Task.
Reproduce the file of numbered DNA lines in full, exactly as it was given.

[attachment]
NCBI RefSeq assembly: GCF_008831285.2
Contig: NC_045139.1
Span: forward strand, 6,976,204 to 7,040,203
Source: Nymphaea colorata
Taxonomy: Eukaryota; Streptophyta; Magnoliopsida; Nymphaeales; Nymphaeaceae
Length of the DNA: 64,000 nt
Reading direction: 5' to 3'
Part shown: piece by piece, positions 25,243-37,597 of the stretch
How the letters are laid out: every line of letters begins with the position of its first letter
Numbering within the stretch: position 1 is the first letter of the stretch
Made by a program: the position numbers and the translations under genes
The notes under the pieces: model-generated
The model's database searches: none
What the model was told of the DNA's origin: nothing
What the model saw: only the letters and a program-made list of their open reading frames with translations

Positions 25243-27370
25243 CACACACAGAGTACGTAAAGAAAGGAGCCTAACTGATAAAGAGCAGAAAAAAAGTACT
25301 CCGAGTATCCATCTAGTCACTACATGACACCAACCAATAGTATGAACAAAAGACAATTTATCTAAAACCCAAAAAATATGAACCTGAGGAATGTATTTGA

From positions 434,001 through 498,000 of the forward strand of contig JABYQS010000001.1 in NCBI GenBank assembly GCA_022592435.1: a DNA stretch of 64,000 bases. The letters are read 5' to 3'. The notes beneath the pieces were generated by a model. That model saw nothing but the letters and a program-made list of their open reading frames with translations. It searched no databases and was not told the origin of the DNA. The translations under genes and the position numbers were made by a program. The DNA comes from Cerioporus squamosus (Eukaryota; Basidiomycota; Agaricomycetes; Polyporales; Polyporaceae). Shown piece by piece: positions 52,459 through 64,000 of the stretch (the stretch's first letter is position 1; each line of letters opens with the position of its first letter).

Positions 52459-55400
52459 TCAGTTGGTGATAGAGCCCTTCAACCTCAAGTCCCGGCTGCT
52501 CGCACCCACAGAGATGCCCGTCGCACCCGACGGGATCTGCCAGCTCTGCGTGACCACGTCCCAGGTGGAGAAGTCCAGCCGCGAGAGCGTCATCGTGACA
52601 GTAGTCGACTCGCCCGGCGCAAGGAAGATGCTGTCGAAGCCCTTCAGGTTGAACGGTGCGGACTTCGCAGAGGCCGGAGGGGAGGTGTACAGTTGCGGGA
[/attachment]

NCBI RefSeq assembly: GCF_008831285.2
Contig: NC_045139.1
Span: forward strand, 6,976,204 to 7,040,203
Source: Nymphaea colorata
Taxonomy: Eukaryota; Streptophyta; Magnoliopsida; Nymphaeales; Nymphaeaceae
Length of the DNA: 64,000 nt
Reading direction: 5' to 3'
Part shown: piece by piece, positions 25,243-37,597 of the stretch
How the letters are laid out: every line of letters begins with the position of its first letter
Numbering within the stretch: position 1 is the first letter of the stretch
Made by a program: the position numbers and the translations under genes
The notes under the pieces: model-generated
The model's database searches: none
What the model was told of the DNA's origin: nothing
What the model saw: only the letters and a program-made list of their open reading frames with translations

Positions 25243-27370
25243 CACACACAGAGTACGTAAAGAAAGGAGCCTAACTGATAAAGAGCAGAAAAAAAGTACT
25301 CCGAGTATCCATCTAGTCACTACATGACACCAACCAATAGTATGAACAAAAGACAATTTATCTAAAACCCAAAAAATATGAACCTGAGGAATGTATTTGA

From positions 434,001 through 498,000 of the forward strand of contig JABYQS010000001.1 in NCBI GenBank assembly GCA_022592435.1: a DNA stretch of 64,000 bases. The letters are read 5' to 3'. The notes beneath the pieces were generated by a model. That model saw nothing but the letters and a program-made list of their open reading frames with translations. It searched no databases and was not told the origin of the DNA. The translations under genes and the position numbers were made by a program. The DNA comes from Cerioporus squamosus (Eukaryota; Basidiomycota; Agaricomycetes; Polyporales; Polyporaceae). Shown piece by piece: positions 52,459 through 64,000 of the stretch (the stretch's first letter is position 1; each line of letters opens with the position of its first letter).

Positions 52459-55400
52459 TCAGTTGGTGATAGAGCCCTTCAACCTCAAGTCCCGGCTGCT
52501 CGCACCCACAGAGATGCCCGTCGCACCCGACGGGATCTGCCAGCTCTGCGTGACCACGTCCCAGGTGGAGAAGTCCAGCCGCGAGAGCGTCATCGTGACA
52601 GTAGTCGACTCGCCCGGCGCAAGGAAGATGCTGTCGAAGCCCTTCAGGTTGAACGGTGCGGACTTCGCAGAGGCCGGAGGGGAGGTGTACAGTTGCGGGA